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Re: [tlug] Firefox 3.0.1 doesn't respect <meta http-equiv="content-type">

On 2008-09-14 23:49 +0900 (Sun), Stephen J. Turnbull wrote:

> Puh-lease.  I'm talking about calling the content of the HEAD element
> a "header".  That's just encapsulation, just like having a TCP header
> inside (as part of the content of) an IP packet.  That TCP packet
> itself might contain another TCP packet or even IP.  No?

The one very important difference you ignore here is that in the TCP/IP
protocol suite, aside from perhaps a few things related to bootstrapping
protocols, there are no cases of encapsulated data changing the meaning
of data outside the encapsulation, or providing information for layers
of encapsulation outside of itself. It doesn't make sense, since
encapsulation is no longer a transparent, reversable operation, and
causes problems like the ones we're seeing here.

> In fact, I don't see how the inner protocol can modify
> the interpretation of the outer protocol, since it doesn't know what
> that protocol is.

Well, that's an issue, but without question META http-equiv tags mess
about with the interpretation of the HTTP headers, if present.

> By the time the inner protocol gets interpreted,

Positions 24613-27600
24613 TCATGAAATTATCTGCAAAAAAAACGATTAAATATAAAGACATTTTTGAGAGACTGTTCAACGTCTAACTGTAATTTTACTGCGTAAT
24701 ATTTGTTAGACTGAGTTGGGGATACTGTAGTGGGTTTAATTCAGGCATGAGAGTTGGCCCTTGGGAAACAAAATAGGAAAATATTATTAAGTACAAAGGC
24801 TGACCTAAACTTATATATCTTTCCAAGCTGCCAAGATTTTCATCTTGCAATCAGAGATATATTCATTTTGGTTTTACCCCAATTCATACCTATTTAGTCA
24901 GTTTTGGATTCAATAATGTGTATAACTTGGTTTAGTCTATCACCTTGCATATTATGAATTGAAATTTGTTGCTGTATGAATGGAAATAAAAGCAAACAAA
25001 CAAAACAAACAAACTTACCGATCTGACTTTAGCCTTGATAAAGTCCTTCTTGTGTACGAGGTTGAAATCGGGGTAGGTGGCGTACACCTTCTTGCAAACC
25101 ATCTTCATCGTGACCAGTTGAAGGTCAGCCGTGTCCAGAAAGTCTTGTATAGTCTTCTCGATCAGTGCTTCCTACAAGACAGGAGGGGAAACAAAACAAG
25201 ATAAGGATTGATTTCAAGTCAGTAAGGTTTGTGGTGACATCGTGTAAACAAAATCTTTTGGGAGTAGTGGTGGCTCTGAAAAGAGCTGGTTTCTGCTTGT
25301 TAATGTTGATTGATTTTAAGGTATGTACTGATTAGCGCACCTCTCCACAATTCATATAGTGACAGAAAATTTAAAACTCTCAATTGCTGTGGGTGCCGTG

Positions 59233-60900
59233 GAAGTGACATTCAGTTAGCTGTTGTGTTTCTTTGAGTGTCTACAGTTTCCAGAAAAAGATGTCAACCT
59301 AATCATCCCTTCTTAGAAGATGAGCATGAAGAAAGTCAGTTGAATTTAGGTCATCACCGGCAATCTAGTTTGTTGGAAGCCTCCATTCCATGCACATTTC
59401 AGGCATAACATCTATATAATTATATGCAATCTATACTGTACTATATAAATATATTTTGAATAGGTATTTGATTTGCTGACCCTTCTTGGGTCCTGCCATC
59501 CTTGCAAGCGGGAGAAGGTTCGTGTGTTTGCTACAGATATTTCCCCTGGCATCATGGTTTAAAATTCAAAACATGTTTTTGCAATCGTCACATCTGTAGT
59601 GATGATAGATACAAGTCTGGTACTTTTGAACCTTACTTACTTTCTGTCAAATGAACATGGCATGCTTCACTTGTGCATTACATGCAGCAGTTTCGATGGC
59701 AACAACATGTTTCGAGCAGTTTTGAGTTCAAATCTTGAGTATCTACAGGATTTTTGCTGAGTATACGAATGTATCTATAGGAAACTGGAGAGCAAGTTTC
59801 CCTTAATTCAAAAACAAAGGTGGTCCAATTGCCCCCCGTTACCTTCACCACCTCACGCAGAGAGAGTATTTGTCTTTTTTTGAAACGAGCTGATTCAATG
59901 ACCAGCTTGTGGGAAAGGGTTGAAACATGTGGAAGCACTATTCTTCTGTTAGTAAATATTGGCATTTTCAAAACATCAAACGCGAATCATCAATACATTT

> the outer protocol's meta information is gone.

Nope. The browser, when interpreting the HTML, remembers and uses the
information (such as the charset) from the headers.

>  > Is actually *not* an attempt to reset the content type, but is
>  > specifying (in a terribly unobvious way) the default character
>  > encoding for the document.
> I don't understand what you mean. It's not an attempt to reset the
> content type, nor does it have anything to do with "default" character
> sets.

Well, sorry, you may say it doesn't, but the spec says it does:

    The META element may be used to specify the default information for
    a document in the following instances:

	* The default scripting language.
	* The default style sheet language.
	* The document character encoding.

>  > Presumably this:
>  > 
>  >  <META http-equiv="Content-Type" content="image/jpeg; charset=ISO-8859-5"> 
>  > 
>  > is also a valid way of doing it;
> No, because image/* content types don't have a charset parameter.

Right, but there's no indication in the spec that it should not be
interpreted that way. In fact, the spec seems to go out of its way not
to say that the above won't work; it requires

    A META declaration with "http-equiv" set to "Content-Type" and a
    value set for "charset".

Curt Sampson       <>        +81 90 7737 2974   
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